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Clamp down on rogues who fuel claims culture, minister urges Law Society


Junior Minister Michael D’Arcy 
Photo: Damien Eagers/INM

Junior Minister Michael D’Arcy Photo: Damien Eagers/INM

Junior Minister Michael D’Arcy Photo: Damien Eagers/INM

The minister responsible for tackling spiralling insurance costs has called for investigations into how some doctors and solicitors are fuelling a compensation culture.

Junior Finance Minister Michael D'Arcy says medical and legal regulatory bodies must probe the involvement of their members in exaggerated or fraudulent claims.

He spoke out as Fianna Fáil criticised the slow pace of reform, claiming a lack of movement by Government has given people an incentive to make claims.

An undercover investigation by the Irish Independent exposed how some doctors are actively encouraging patients to bring claims for whiplash injuries.

Fine Gael minister Mr D'Arcy said: "It isn't good enough.

"It is now for the regulatory bodies [the Law Society and Medical Council] to deal with. We need to have a properly constructed sector.

"It is concerning if there are professionals who may know cases are exaggerated or fraudulent."

Mr D'Arcy said he has a "huge amount of respect" for the medical and legal professions, but added: "I do get annoyed by some cases that are being presented."

The Irish Independent's investigation found some doctors are actively encouraging patients to bring personal injury claims, with some even recommending particular legal firms.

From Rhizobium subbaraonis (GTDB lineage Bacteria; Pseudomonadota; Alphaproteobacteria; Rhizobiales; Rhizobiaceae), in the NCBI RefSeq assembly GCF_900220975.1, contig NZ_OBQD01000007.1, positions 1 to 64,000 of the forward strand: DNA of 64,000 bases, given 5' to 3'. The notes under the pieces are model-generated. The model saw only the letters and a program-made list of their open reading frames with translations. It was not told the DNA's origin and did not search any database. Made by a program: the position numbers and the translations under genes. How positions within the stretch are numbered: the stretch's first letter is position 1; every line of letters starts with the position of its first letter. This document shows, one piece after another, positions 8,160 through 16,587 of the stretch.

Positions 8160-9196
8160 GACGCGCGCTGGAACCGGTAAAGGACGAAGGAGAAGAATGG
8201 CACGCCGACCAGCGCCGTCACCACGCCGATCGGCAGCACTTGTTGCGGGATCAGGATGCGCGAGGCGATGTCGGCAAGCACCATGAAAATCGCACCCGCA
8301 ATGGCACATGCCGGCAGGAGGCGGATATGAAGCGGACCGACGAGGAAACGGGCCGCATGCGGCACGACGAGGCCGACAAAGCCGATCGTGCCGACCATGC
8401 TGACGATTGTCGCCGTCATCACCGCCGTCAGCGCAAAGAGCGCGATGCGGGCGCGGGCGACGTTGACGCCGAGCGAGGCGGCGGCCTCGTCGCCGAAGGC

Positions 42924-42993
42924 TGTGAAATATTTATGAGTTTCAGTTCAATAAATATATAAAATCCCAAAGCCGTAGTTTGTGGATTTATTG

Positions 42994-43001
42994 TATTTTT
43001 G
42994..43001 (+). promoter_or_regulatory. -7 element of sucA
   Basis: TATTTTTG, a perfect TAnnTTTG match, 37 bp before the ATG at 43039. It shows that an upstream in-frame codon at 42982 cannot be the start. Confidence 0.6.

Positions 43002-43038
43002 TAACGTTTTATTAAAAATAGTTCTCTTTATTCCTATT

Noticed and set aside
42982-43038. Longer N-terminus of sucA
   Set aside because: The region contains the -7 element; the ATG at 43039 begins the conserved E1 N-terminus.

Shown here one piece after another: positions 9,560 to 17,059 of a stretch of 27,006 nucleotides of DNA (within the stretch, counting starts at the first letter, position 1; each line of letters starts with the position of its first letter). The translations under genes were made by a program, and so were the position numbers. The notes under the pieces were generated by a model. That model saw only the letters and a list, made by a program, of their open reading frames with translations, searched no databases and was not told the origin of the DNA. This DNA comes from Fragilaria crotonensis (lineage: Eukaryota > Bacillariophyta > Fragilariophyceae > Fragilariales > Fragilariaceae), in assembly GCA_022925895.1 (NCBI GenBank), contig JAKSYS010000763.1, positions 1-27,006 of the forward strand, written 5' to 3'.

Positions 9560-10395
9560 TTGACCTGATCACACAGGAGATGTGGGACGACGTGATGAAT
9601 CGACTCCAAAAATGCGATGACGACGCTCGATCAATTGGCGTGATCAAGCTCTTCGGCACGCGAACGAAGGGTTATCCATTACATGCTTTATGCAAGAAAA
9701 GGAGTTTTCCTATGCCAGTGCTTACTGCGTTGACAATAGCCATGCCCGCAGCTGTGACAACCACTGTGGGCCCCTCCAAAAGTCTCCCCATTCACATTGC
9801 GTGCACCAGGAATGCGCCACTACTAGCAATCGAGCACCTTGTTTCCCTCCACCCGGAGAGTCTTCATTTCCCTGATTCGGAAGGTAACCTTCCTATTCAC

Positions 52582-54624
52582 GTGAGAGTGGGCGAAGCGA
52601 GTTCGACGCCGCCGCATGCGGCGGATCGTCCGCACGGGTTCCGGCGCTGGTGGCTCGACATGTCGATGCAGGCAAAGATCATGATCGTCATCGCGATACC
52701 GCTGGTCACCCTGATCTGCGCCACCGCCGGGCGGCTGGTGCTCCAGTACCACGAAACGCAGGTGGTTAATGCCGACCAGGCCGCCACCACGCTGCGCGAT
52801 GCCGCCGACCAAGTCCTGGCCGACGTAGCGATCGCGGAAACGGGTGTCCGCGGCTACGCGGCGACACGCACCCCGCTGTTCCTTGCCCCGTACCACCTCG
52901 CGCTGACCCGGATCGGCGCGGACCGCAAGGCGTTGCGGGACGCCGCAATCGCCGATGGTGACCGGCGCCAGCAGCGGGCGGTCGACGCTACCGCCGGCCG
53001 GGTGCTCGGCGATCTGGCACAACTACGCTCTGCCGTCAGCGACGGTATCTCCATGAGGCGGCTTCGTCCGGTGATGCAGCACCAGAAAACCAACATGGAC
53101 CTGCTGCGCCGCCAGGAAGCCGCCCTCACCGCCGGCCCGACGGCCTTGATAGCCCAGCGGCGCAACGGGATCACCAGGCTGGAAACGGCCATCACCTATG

An undercover reporter was told by a solicitor that "insurers just want to throw money at you" and settle personal injury claims.

Mr D'Arcy said a report from the Central Bank is expected within a couple of weeks which will provide details on how many claims are being settled, the level of premiums being paid and the level of awards.

"I can understand insurance companies paying because every day in certain courts can be €30,000 to €50,000," said the minister.

"If the claim is less than that, it's a commercial reality, but that doesn't make it right, it doesn't make it appropriate and doesn't make it correct.

"There are dozens of exaggerated cases where people are looking for more than they should."

Mr D'Arcy said his main aim is to get the level of awards down, but he also intends to look at the area of legal fees.

"Legal fees are a huge part of it, the figures we have [show] that up to 40pc can go towards legal fees."

Meanwhile, Fianna Fáil's business spokesman Robert Troy said the Irish Independent investigation highlights that "an insidious cabal exists" between a minority of doctors and solicitors "who are the big winners out of this".

He claimed: "They have been free to carry out their activities as a result of Government lethargy."

He said that Fianna Fáil introduced a Bill aimed at tackling insurance fraud in 2018 but there has been "no movement".

Mr Troy said Justice Minister Charlie Flanagan indicated in March that there would be a decision on progressing the Bill or not, but it still hasn't happened.

Last night Mr Flanagan said: "It is my duty to ensure that all legislation which passes my desk is constitutionally sound, legally robust and workable."

He added that there are "legal and constitutional concerns" with the Bill.

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